The problem is as follows. “So what?” my students say, “Why draw Palladio? How will it help me get a job?” The implication is this: “If it’s not going to help me get a job, I don’t want to do it.” In this sense, architecture does not matter. In a liberal capital society, getting a job matters, and my students are in school precisely for this reason.

Yet education does not help you get a job. In fact, the better you are at Photoshop the more attractive you are to an office, the better you will work in that office.

If I ask a student to make a diagram or a plan that shows the ideas of a building, they cannot do it. They are so used to connecting dots on a computer that they cannot produce an idea of a building in a plan or a diagram. This is certain to affect not only their future, but the future of our profession.

Point four: Today’s buildings lack meaning or reference

The computer is able to produce the most incredible imagery which become the iconic images of magazines and competitions. To win a competition today one has to produce shapes and icons by computer.

But these are icons with little meaning or relationship to things in the real world. According to the American pragmatist philosopher C S Peirce there were three categories of signs: icons, symbols, and indices. The icon had a visual likeness to an object.

Robert Venturi’s famous dictum categorised buildings as either “a duck or a decorated shed”; the difference between an icon and symbol in architectural terms.

A “duck” is a building that looks like its object—a hotdog stand in the form of a giant hotdog or, in Venturi’s terms, a place that sells ducks taking the very same shape as a duck. This visual similitude produces what Peirce calls an icon which can be understood at first glance.

Venturi’s other term, the “decorated shed”, describes a public facade for what amounts to a generic box like building. The decorated shed is more a symbol, in Peirce’s terms, which has an agreed upon, or conventional meaning. A classical facade symbolises a public building, whether it is a bank a library or school.

Today the shape of buildings become icons which have none of these external references. They may not necessarily look like anything or they may only resemble the processes that made them. In this case they do not relate outwardly but refer inwardly. These are icons that have little cultural meaning or reference. There is no reason to ask our more famous architects: “Why does it look like this?”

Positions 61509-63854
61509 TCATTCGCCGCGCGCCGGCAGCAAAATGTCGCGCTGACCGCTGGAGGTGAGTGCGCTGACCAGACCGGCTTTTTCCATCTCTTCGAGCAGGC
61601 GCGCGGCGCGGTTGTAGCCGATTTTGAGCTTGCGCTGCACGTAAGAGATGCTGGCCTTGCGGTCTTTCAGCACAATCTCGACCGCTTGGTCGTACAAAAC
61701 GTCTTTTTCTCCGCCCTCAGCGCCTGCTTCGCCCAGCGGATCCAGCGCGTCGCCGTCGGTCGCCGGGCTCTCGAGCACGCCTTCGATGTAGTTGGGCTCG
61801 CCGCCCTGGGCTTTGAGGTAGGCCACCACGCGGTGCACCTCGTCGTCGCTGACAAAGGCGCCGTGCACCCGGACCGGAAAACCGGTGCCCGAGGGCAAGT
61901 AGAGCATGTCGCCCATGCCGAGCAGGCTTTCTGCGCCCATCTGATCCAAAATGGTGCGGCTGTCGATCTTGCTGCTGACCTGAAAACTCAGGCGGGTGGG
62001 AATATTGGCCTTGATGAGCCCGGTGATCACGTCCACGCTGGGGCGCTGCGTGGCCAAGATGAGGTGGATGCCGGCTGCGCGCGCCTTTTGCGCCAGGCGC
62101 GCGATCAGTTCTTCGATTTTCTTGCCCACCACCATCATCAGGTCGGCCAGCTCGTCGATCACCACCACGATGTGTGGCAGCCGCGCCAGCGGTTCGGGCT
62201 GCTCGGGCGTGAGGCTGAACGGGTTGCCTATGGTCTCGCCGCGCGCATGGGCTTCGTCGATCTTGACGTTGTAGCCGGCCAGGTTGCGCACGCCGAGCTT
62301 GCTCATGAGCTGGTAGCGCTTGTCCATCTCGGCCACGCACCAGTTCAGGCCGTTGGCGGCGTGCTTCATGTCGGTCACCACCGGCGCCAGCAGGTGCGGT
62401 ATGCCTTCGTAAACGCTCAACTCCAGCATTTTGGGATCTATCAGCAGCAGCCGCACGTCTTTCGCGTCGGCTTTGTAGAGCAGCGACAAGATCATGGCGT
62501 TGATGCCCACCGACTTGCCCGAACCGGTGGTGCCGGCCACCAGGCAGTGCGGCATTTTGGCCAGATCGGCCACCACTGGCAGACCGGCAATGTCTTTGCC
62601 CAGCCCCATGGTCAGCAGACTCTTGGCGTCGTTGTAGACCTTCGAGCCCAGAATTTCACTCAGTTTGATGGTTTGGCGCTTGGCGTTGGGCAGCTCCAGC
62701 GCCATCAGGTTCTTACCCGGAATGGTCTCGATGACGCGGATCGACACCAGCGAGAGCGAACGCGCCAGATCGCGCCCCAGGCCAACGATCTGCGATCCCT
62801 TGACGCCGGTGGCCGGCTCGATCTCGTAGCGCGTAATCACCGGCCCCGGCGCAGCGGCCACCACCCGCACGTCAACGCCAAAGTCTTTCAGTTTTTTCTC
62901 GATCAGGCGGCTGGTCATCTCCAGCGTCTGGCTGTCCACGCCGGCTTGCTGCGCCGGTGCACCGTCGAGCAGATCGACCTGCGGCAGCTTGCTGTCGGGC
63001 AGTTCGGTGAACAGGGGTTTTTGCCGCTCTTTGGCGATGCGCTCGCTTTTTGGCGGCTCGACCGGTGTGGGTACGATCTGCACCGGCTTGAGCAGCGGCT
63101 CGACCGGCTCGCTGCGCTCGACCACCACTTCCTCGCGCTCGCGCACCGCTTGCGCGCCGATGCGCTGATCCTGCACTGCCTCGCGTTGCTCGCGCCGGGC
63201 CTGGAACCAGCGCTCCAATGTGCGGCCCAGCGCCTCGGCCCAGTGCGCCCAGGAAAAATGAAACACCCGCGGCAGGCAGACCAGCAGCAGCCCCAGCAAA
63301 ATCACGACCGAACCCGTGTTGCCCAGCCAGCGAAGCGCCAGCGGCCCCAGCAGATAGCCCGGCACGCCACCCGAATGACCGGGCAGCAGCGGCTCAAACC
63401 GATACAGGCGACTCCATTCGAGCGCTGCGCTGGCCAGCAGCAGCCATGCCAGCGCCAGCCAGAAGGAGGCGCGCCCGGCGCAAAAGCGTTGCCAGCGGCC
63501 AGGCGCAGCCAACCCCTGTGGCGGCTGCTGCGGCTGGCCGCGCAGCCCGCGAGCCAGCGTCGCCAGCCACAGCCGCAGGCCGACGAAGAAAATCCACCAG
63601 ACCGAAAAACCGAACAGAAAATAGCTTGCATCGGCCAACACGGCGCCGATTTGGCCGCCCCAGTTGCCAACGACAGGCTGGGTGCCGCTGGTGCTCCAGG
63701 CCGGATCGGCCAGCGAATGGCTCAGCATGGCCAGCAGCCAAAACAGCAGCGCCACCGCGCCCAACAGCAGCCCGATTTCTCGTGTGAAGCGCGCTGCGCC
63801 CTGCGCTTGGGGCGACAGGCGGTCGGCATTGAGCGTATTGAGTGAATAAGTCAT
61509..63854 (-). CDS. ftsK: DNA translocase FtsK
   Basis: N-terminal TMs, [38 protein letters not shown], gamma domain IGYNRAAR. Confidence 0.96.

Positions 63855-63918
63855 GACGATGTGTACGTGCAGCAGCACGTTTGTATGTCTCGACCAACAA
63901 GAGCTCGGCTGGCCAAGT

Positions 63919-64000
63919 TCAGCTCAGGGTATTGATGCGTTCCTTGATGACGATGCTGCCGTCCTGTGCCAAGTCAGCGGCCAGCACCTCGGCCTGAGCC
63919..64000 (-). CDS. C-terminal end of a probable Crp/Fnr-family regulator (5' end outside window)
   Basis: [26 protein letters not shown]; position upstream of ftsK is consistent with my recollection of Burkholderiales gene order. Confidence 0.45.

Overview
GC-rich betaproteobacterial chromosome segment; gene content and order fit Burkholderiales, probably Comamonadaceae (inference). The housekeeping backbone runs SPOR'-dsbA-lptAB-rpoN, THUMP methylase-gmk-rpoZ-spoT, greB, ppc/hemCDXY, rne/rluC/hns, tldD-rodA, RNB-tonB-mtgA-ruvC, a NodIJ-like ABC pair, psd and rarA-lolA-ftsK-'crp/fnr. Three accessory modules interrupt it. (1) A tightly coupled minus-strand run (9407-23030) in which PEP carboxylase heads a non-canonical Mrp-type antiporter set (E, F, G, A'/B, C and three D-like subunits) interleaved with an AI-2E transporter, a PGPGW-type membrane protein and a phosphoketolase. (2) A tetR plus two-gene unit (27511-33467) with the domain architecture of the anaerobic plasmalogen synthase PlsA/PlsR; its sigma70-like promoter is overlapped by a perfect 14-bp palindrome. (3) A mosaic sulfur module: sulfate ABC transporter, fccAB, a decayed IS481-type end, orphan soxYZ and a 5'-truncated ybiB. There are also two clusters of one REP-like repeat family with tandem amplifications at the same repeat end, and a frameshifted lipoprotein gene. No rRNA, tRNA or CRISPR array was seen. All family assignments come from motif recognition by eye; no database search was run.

There is no answer to this question because “Why?” is the wrong question.

Why? Because the computer can produce it. One could ask these architects: “Why is this one better than that one?” Or “Which one of the crumpled paper buildings is better?” Or “Which one is the best and why?”

There is no answer again to these questions. Why? Because there is no value system in place for judging, and there is no relationship to be able to judge between the image produced and its meaning as an icon.

These icons are made from algorithmic processes that have nothing to do with architectural thinking.

Point five: We are in a period of late style

Edward Said in his book On Late Style describes lateness as a moment in time when there are no new paradigms or ideological, cultural, political conditions that cause significant change. Lateness can be understood as a historical moment which may contain the possibilities of a new future paradigm.

For example there were reasons in the late 19th century for architecture to change. These included changes in psychology introduced by Freud; in physics by Einstein; in mathematics with Heisenberg; and in flight with the Wright brothers. These changes caused a reaction against the Victorian and imperial styles of the period and articulated a new paradigm: modernism.

With each new paradigm, whether it is the French revolution or the Renaissance, there is an early phase, which in modernism was from 1914-1939; a high phase, which in modernism occurred 1954-1968 when it was consumed by liberal capital after the war; and a period of opposition. The year 1968 saw an internal, implosive revolution, one that reacted against institutions representing the cultural past of many of the western societies. This was followed by post modernism’s eclectic return to a language that seemed to have meaning. The Deconstructivist exhibition at the MoMA in 1988 put an end to this cliché and kitsch style.